Downing Street now finds itself in a bind of its own making. They cannot publicly dissent from President Bush's policies without advertising they have been unable to influence him and thereby undermine the whole case for joining his war on Iraq. As a result they have taken refuge in denial, and claim that there is no real difference between what Bush said when he endorsed Ariel Sharon's proposals and what he said when he agreed with Tony Blair on the road-map in which these same proposals were supposed to be negotiated in the final phase. This imaginative interpretation has failed to convince rebel diplomats and I suspect would also be unconvincing to Ariel Sharon whose objective in going Washington was to derail the road-map.
There was at least a balance of sorts in Tony Blair's position when he went to war. He recognised that an invasion without UN authority would be controversial to Arab opinion, but he offered the promise that it would pave the way for pressure on Israel to make progress on the road-map. A year later he finds that Bush expects him to step up the British units for an occupation of Iraq more violent than either of them had anticipated and also to swallow support rather than pressure for Israel in the peace process.
Blair was right to try to influence Bush and correct to recognise the trade off between being given private access in return for public support. The mistake was not in making the attempt, but in refusing to admit that President Bush was not listening. Our Prime Minister has been short-changed in the trade off, and Britain is in danger of being damaged by a special relationship which under Bush has become a one way street.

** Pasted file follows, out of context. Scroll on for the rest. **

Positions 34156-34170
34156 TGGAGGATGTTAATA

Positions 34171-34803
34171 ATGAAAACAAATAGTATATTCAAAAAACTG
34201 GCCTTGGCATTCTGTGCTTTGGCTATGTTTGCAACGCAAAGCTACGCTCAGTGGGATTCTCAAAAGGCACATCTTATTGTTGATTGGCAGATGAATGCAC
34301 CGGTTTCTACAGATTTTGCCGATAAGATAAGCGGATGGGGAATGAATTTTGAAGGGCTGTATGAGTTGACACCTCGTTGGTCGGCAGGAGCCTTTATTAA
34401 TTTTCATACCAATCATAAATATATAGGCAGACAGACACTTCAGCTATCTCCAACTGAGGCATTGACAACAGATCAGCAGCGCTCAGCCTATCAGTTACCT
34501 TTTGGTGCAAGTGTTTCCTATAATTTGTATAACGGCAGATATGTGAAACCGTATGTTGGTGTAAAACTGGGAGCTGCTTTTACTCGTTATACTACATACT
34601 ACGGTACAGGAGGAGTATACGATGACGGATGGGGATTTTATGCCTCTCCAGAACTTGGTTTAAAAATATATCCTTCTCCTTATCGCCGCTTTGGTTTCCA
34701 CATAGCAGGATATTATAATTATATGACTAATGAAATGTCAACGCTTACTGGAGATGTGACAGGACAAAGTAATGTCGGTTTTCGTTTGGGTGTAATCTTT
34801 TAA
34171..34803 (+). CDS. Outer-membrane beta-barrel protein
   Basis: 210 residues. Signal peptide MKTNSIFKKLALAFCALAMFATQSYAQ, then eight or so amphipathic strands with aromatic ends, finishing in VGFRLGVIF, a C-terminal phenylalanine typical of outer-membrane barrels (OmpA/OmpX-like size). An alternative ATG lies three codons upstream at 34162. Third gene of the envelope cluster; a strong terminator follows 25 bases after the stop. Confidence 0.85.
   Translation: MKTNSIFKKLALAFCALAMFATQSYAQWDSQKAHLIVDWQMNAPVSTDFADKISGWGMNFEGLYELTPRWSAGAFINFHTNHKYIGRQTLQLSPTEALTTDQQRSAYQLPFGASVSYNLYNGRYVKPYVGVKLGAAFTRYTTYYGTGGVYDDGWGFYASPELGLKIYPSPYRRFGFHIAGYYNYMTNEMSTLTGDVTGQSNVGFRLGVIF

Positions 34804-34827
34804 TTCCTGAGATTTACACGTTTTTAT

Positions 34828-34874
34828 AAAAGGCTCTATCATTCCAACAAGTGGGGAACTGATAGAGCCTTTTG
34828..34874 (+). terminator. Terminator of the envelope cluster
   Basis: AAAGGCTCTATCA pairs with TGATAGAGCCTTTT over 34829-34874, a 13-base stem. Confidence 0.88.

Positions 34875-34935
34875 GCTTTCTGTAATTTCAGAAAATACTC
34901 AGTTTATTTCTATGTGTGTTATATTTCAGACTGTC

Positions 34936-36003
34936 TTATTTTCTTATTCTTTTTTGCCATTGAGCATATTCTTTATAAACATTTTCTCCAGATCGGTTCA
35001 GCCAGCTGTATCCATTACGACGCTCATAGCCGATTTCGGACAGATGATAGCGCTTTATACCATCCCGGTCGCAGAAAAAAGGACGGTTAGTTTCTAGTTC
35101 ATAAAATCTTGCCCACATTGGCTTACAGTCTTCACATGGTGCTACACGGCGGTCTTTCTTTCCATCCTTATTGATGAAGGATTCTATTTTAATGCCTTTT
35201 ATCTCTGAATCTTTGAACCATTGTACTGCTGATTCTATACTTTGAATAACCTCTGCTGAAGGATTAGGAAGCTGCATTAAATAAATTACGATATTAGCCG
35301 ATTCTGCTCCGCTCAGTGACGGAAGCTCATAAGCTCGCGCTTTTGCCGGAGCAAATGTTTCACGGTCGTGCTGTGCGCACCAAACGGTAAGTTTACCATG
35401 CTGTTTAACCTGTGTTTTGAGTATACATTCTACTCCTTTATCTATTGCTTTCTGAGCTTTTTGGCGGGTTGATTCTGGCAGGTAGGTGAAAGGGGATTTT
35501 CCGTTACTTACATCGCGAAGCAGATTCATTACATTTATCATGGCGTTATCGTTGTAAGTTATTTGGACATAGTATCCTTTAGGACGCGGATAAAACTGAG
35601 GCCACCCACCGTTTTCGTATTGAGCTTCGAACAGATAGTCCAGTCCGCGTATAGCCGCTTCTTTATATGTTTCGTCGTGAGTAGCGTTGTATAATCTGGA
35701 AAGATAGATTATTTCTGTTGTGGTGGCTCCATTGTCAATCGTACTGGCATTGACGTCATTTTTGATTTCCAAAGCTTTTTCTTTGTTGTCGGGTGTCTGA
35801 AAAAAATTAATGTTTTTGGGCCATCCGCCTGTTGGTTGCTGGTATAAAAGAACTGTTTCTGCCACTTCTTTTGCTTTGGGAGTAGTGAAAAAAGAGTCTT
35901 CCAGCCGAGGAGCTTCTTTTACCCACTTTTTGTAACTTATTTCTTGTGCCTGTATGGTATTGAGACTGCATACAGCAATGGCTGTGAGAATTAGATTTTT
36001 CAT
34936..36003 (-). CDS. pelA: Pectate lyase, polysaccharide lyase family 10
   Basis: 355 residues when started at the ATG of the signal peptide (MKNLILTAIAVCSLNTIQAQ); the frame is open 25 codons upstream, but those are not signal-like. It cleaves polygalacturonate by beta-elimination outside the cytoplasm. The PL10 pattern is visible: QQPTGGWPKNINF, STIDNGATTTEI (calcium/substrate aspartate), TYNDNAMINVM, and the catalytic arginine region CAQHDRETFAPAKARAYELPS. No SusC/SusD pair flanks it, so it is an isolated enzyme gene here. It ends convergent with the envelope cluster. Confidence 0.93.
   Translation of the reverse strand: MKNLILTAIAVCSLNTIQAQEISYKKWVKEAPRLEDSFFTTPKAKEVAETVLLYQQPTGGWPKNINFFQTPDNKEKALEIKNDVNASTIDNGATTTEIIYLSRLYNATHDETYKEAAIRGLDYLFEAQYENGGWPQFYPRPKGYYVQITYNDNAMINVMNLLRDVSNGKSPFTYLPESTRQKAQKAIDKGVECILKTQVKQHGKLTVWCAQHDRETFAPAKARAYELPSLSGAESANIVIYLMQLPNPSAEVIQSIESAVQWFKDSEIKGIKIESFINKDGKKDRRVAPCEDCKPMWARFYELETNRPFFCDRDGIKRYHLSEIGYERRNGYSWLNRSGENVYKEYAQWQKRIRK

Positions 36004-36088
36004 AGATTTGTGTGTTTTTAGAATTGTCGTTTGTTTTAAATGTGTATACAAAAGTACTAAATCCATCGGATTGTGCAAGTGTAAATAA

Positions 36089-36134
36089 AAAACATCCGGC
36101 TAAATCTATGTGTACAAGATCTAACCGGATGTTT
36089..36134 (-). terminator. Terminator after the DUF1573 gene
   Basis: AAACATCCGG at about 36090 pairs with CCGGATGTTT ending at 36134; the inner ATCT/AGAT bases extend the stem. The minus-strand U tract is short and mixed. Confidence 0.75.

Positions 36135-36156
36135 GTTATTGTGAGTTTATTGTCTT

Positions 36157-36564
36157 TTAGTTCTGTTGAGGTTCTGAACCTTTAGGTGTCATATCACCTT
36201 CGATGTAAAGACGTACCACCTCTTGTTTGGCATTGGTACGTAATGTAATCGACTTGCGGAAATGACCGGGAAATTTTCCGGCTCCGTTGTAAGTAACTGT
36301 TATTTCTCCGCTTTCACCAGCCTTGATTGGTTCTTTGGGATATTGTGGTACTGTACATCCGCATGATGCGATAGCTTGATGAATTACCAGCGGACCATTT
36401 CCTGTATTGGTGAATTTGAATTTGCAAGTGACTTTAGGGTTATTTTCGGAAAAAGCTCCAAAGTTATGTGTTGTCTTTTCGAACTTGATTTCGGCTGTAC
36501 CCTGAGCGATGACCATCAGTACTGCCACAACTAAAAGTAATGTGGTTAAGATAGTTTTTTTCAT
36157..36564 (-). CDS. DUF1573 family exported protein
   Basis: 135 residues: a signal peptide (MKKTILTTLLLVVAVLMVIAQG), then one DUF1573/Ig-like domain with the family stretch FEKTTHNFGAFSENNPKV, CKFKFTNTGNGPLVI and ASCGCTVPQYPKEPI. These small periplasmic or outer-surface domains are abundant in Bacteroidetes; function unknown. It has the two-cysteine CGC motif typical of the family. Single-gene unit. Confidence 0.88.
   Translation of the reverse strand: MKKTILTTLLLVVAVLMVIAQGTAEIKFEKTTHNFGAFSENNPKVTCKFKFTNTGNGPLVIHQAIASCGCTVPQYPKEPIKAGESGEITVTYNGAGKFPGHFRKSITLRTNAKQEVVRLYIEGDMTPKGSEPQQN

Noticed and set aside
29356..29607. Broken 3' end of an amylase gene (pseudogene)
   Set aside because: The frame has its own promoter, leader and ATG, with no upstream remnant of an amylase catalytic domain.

America will still command respect and get its way because it is a hyperpower. The American people themselves may sensibly make it easier to do so by putting in a new president who can make a fresh start. But Britain is no superpower. We need partners, allies and goodwill to deliver on our interests round the world. The real warning in the statement from our retired diplomats is that we cannot expect goodwill from the rest of the world if we stick too close to a US president who is too fond of confrontation with his enemies and too little interested in listening to his allies.